Every year The Scope publishes a feature that brainstorms ideas for the city. This year, for the first time, we decided to focus on ways to improve or grow the local art and music scene.
The St. John’s art and music scene is pretty great. There are tons of talented people here doing amazing things. It’s relatively easy to get in there, get your hands dirty. Even if they don’t participate, people in the city are proud to live in a place with vibrant culture.
But for all we has going for us, where can we go from here?
Here is a bunch of great ideas from elsewhere that might be worth copying in St. John’s.
Written by Morgan Murray.
PUBLIC DIY WORKSHOP
While robust and a source of immense pride, the St. John’s arts scene can’t really call itself an arts scene because it is missing one crucial component: Fighting robots.
Okay, just kidding. Still, the idea of people building things themselves for fun is a good one. And it’s a gateway into all sorts of collaborative cultural creative activity, or at least could be.
In cities around the world, communal work spaces, sometimes called “Hacker Spaces” have been popping up recently. These spaces bring together creative sorts — call them DIYers, geeks, artists, what-have-you — to share knowledge and resources (power tools!) as they work on gnarly projects. One such place is Diyode in Guelph,Ontario.
Diyode is a 1,600 square foot space divided into a fully-stocked wood shop, metal shop, clean work space for electronics and such, a common area, and classrooms. For a nominal fee members can use the tools, participate in workshops — on everything from furniture design to computer coding — and team up with others to make, say, killer underwater robots. Diyode also owns an old beat-up pick-up truck that members can use to haul around their creations.
Surely if a similarly small city like Guelph can pull it off, we can too.
HAVE ALL-AGES BANDS OPEN FOR TOURING BANDS
Fredericksburg All Ages (Fredericksburg,Virginia)
Fredericksburg All Ages (FAA) is a youth-run not-for-profit organization in the city of Fredericksburg— a city of 24,000 mid-way between Washington,DC and Richmond,Virginia. The group books and organizes all ages shows.
Yes, FAA is run by youth. There are adults on the board of directors, and young adults (or older kids) who hold administrative positions, but the organization ensures that youth are involved in all aspects of running the organization.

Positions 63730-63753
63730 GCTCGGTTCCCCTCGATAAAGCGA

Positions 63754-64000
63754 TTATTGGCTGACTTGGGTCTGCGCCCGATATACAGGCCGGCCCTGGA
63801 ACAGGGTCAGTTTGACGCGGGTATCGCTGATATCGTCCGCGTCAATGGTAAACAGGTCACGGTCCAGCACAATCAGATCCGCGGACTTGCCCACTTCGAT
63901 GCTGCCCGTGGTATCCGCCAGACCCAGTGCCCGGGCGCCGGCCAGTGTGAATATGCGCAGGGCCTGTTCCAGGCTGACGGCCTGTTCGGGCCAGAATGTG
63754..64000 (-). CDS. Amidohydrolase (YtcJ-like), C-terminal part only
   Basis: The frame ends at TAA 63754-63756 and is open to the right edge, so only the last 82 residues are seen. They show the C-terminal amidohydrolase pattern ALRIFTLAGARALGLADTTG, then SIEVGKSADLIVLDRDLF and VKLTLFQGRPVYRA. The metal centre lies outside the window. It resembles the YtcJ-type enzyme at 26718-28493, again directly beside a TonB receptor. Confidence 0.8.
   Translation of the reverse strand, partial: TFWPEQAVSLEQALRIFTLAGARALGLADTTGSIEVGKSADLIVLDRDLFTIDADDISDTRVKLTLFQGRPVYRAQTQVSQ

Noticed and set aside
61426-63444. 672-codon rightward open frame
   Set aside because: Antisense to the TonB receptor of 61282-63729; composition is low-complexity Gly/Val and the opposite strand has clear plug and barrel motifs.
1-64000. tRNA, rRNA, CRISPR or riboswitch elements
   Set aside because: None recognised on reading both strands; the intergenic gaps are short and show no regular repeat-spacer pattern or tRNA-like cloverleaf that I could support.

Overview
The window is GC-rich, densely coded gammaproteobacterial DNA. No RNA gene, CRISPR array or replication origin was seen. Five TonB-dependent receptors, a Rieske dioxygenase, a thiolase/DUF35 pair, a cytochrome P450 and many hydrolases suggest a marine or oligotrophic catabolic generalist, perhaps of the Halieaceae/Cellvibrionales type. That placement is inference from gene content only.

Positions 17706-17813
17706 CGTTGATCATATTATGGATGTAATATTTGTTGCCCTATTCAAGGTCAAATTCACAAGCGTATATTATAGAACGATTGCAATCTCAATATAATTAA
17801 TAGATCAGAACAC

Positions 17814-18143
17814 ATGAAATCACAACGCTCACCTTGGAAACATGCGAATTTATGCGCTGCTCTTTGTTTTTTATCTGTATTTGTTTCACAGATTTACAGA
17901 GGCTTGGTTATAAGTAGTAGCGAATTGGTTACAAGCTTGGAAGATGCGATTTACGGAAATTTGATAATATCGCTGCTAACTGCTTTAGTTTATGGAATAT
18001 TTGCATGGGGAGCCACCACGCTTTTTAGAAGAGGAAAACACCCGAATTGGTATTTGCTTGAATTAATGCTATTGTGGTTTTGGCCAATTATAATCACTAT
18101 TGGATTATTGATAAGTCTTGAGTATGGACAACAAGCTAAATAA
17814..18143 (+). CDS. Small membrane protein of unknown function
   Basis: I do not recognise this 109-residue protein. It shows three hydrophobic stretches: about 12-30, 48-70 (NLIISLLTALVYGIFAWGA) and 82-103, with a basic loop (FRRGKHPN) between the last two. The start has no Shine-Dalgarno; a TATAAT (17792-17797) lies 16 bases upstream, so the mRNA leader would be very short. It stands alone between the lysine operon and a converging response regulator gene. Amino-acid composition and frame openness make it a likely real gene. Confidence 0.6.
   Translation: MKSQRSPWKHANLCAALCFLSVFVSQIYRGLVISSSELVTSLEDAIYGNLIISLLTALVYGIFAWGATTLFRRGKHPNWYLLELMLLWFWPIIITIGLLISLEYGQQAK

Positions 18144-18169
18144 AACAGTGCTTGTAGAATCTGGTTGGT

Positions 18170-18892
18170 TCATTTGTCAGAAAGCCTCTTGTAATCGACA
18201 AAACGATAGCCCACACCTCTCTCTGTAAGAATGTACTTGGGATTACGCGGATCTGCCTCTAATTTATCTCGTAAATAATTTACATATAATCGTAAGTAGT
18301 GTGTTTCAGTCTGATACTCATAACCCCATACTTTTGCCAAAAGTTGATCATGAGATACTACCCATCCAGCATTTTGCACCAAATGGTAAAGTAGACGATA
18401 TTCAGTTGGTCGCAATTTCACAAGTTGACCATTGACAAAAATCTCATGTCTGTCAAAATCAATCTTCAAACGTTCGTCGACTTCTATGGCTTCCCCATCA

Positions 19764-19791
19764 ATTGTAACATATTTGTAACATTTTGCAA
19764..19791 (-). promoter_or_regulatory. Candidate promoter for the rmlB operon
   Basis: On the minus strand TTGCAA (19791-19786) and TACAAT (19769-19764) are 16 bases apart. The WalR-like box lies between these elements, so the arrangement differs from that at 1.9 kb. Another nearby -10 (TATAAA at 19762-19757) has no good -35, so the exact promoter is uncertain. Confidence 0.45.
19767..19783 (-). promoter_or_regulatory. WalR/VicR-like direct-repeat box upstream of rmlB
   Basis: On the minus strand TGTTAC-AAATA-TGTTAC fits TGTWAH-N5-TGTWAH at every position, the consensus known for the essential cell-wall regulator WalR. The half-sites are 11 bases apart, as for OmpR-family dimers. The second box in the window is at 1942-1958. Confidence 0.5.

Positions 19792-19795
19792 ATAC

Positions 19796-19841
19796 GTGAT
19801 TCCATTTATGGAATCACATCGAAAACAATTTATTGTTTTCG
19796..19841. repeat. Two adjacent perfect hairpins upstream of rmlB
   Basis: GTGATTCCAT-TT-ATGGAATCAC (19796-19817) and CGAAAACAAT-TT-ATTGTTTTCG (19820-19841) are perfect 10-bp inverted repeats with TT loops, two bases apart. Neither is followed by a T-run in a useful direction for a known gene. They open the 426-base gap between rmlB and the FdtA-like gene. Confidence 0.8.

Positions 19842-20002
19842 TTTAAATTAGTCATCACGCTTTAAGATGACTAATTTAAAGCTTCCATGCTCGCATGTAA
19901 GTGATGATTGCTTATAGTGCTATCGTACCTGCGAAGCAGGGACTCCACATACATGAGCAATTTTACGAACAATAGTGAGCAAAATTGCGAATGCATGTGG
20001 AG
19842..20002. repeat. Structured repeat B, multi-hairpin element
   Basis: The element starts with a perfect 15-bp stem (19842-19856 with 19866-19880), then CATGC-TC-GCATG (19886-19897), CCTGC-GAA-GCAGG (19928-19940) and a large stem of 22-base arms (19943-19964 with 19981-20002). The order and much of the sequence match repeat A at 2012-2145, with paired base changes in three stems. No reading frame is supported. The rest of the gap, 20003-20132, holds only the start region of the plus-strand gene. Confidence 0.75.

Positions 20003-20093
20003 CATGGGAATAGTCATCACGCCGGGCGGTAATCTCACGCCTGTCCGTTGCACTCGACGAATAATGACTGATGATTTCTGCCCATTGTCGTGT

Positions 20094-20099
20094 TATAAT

All-in-all this isn’t so unique (in fact, St. John’s Peace-A-Chord was an annual festival coordinated by youth through the 80s and 90s) but one unique feature of FAA is they actively pair local bands of high schoolers with big shot touring bands. Similar groups showcase young local acts, some bring in touring acts, but few do both at the same time, on the same stage, on the same nights.
The young bands love it, and according to the organization, the touring bands like it too.
“They see their younger selves in the high school bands and are reminded of the excitement they had when they were their age,” reads the FAA website. “It’s not uncommon to see professional musicians take the time to talk to the opening local bands backstage, give them mentoring advice, and assume a big brother or big sister type of role.”
FREE WRITING TUTORING FOR KIDS
826 Tutoring Centres (Various American Cities)
It all began simply enough. David Eggers and his McSweeney’s indie-publishing swashbucklers needed a new place to work. They found a place in an old storefront at826 Valencia StreetinSan Francisco, and it was so good that the crew thought they could run some free after school writing tutoring on the side to help out people in the area. But there was a catch. The building was zoned for retail. If there was no store, it was a no go.
Instead of walking away, they opened a tongue-in-cheek Pirate Supply Shop in the front and a publishing house and a tutoring centre in the back.
Things went incredibly well. The store was a hit, the publishing house continued to grow, and the tutoring sideline was an overwhelming success. Things went so well that the idea has been farmed out to other cities across the States. There is now a superhero supply store in Brooklyn, a time travel supply store in LA, a robot supply and repair shop outside Detroit, a secret agent supply shop in Chicago, a space travel shop in Seattle, a Museum of Unnatural History in Washington, DC, and a Bigfoot Research Institute in Boston. All with free creative and expository writing tutoring for kids between six and 18. The tutoring centres have had such a huge impact that Dave Eggars won a TED prize for his work.
PERFORM THEATRE IN UNCONVENTIONAL PLACES
The Apartment Series (Nanaimo,British Columbia)
The Apartment Series, based in Nanaimo, British Columbia, is a roving performance art troupe that performs in people’s homes. Their first piece, performed last November, was a one-act play called The Table Saw, about a too-close encounter with a table saw, performed in the very apartment it happened in. Interested theatre-goers simply contacted the organizers to find out the secret location and pay-what-you could donations were accepted at the door.
The Apartment Series’ shows are public events in private homes, sort of like house shows for music. And consideringSt. John’sis awash in talented thespians, dramaturges, and playwrights, you would think that something like this would fly here.
On top of the public-in-private performance, you would also think that in a city full of increasingly wealthy socialites, there would be an opportunity for enterprising actors and directors and writers to make a buck performing plays at private parties too.